There has been quite a lot of progress, much of it refining our knowledge and confirming relativity & QM.

However, the problem is that new theories outstrip the technological means to verify them. We need to probe distances and energy levels that are beyond our capabilities. We have probed around the weak scale (250MeV - 1TeV) but to probe the Planck scale (where gravity is theoretically strong again) we need 10 thousand trillion times the energy of the current largest particle accelerator. That is obviously way beyond reach.

But there is hope. The LHC at CERN will be online soon and that will probe even greater energies. Although it won't get anywhere near the Planck scale, some theories of gravity have detectable consequences that could be found.

These experiments at CERN could help explain the huge disparity in mass/energy/distance between the Weak scale & the Planck scale (known as The Hierarchy Problem) which has baffled physicists for many years and casts some doubt on the Standard Model. It is even suggested that we may find evidence of higher dimensions.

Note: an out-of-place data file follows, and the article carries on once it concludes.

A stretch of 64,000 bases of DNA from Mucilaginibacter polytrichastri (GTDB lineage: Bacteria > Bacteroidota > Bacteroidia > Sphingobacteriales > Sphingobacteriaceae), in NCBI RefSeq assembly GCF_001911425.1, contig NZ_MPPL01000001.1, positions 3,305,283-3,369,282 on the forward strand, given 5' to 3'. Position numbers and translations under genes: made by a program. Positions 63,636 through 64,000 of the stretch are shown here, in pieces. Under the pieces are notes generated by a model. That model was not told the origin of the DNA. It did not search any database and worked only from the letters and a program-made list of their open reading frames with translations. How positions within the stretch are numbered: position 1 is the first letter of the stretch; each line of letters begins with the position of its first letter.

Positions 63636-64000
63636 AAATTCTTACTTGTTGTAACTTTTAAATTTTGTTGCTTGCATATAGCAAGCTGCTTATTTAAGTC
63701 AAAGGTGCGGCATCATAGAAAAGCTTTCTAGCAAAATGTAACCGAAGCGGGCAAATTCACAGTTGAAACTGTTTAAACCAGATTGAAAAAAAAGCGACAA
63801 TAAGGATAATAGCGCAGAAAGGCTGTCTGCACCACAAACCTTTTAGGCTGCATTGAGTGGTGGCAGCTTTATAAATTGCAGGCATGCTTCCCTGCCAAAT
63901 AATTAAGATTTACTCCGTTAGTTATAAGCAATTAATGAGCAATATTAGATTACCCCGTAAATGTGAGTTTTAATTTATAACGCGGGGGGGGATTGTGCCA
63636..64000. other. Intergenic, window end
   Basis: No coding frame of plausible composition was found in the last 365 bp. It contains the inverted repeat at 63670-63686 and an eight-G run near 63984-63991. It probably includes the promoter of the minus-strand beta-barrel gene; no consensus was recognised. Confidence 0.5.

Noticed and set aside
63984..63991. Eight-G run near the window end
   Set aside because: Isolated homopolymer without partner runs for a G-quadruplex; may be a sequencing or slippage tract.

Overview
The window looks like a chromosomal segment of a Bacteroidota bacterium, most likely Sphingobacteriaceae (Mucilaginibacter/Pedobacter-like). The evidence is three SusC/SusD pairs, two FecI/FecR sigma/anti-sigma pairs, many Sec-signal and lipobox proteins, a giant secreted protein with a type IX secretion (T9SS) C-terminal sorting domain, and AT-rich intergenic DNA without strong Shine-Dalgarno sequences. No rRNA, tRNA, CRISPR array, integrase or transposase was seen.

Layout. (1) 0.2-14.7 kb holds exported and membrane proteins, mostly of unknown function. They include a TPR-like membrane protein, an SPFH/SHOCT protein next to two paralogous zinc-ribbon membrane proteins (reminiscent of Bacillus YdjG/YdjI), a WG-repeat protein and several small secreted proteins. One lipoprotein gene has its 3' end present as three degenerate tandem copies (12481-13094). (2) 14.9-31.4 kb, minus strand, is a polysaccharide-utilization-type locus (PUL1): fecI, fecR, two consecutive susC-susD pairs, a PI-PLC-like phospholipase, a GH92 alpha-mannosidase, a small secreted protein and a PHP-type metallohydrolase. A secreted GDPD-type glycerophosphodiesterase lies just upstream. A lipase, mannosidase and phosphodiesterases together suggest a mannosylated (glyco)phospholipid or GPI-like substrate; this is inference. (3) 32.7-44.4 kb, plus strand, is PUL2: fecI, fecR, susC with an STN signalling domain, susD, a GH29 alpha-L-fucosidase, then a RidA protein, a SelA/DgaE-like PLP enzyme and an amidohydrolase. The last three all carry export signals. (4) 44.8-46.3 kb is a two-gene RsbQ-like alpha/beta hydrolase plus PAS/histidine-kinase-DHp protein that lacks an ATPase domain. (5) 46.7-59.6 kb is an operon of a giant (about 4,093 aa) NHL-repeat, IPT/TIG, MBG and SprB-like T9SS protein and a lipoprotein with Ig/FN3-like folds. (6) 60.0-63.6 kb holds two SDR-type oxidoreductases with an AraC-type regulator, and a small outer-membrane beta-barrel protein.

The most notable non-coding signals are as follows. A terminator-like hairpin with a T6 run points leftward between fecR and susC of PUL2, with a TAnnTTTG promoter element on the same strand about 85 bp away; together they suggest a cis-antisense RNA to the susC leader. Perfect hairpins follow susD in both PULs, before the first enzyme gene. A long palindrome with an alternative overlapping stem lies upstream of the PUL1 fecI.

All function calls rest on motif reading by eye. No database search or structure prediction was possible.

Title: Re: How do we know that gravity is an attractive force?
Post by: Rodin1880 on 13/01/2019 00:49:42
"Undetected" does not mean "Not Present"... usually, it means wait a few years...
For decades, I've believed that Einstein is wrong about gravity, AND, given the tools it could be proven...
Spin a globe and try to place anything, the smallest speck on it and make it stay, it doesn't work, the speck is repelled...
Now, place that globe in a vacuum, spin it until an atmosphere is formed then place the speck...
Gravity is a result of downward forces from the atmosphere of a body...
Does the sun have an atmosphere? Perhaps as big as our solar system or beyond? An Undetected one perhaps? Perhaps our first probe that reaches the next star can tell us of any gravitational differences, defining the border of our sun's atmosphere...
Title: Re: How do we know that gravity is an attractive force?
Post by: evan_au on 13/01/2019 08:12:23